William Levine, Nassau trial lawyer, dies at 78

William F. Levine, a Nassau trial lawyer involved

William F. Levine, a Nassau trial lawyer involved in at least two cases of national importance and a former president of the Nassau Bar Association, died at his home in Sea Cliff. He was 78. (Credit: Handout)

William F. Levine, a Nassau trial lawyer involved in at least two cases of national importance and a former president of the Nassau Bar Association, died Monday at his home in Sea Cliff. He was 78.

"The legal community has lost a giant," said Nassau County Administrative Judge Thomas Adams. "His extraordinary knowledge of the law and gentle demeanor maintained a sense of dignity and respect for the court and those he represented."

Levine, the son of former Nassau County District Attorney and State Supreme Court Justice Manuel Levine, started practicing law in 1961 after graduating from the University of Pennsylvania and the Syracuse University School of Law.

After being with several different firms, he went out on his own for about a year before partnering with Michael B. Grossman to form Levine & Grossman, the Mineola firm with which he would remain.

In 1979, his firm took on a right-to-die case for Chaminade High School in Mineola, ultimately setting the standard for people in a comatose state, who previously had stated they did not want to be kept alive artificially, to use the court to enforce their wishes.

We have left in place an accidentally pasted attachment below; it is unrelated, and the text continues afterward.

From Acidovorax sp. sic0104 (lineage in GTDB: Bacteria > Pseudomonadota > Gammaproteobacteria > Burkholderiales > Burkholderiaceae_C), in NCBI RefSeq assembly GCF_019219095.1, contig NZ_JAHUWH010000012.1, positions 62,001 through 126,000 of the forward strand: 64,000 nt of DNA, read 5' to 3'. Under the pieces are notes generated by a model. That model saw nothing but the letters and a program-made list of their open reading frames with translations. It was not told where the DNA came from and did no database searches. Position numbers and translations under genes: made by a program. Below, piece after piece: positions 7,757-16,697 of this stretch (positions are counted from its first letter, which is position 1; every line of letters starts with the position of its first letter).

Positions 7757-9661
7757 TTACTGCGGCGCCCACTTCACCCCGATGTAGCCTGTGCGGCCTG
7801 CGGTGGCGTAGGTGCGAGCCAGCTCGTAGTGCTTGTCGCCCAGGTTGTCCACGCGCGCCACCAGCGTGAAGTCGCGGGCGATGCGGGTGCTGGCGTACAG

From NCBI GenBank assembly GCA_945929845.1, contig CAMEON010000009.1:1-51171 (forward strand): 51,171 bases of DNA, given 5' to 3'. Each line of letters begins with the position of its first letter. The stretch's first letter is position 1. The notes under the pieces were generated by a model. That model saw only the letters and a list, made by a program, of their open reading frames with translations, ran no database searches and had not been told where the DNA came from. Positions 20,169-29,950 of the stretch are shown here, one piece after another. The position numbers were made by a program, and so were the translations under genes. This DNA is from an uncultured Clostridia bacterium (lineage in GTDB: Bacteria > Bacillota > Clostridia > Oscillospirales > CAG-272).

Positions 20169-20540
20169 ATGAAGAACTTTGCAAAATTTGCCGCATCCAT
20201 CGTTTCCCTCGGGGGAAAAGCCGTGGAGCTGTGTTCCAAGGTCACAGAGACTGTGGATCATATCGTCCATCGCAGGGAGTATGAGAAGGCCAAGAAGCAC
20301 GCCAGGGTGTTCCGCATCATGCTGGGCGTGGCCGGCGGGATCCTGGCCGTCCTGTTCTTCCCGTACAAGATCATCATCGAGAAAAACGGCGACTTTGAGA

The U.S. Supreme Court referred to the case when making its own right-to-die ruling in 1990.

The Rev. Phillip Eichner, head of Chaminade at the time and now at Kellenberg High School in Uniondale, called Levine "gracious."

"He helped us at a very critical time . . . when a member of our Marianist community was brain dead and in a vegetative state," Eichner said. "He told us it was an important issue and he'd take it to the highest courts at no charge. He won at every level, and he became a good friend of the Marianist community."

Levine's other high-profile case was the class-action lawsuit for American veterans against the makers of the toxic Agent Orange defoliant the United States used during the Vietnam War. In 1984, the case brought the then-largest tort payout in the nation's legal system -- $180 million.

"He was one of the Plaintiff Management Committee member lawyers from around the country, and, had the case gone to trial, which he thought it should have, he would have been one of the two primary trial lawyers," said Detroit lawyer Jules Olsman, who worked with Levine on the case and became his friend. "Bill was a great lawyer."

Levine is survived by his wife of 24 years, Pamela Sharpe; two daughters, Julia Sharpe-Levine and Elizabeth Sharpe-Levine, all of Sea Cliff; two sons, Steven Levine, of Boston, Paul Levine of Florida, and a brother, George Druke of California.

A service will be held at 1 p.m. Thursday at Gutterman's Funeral Home in Woodbury. Burial will follow at Mount Ararat Cemetery in Lindenhurst.

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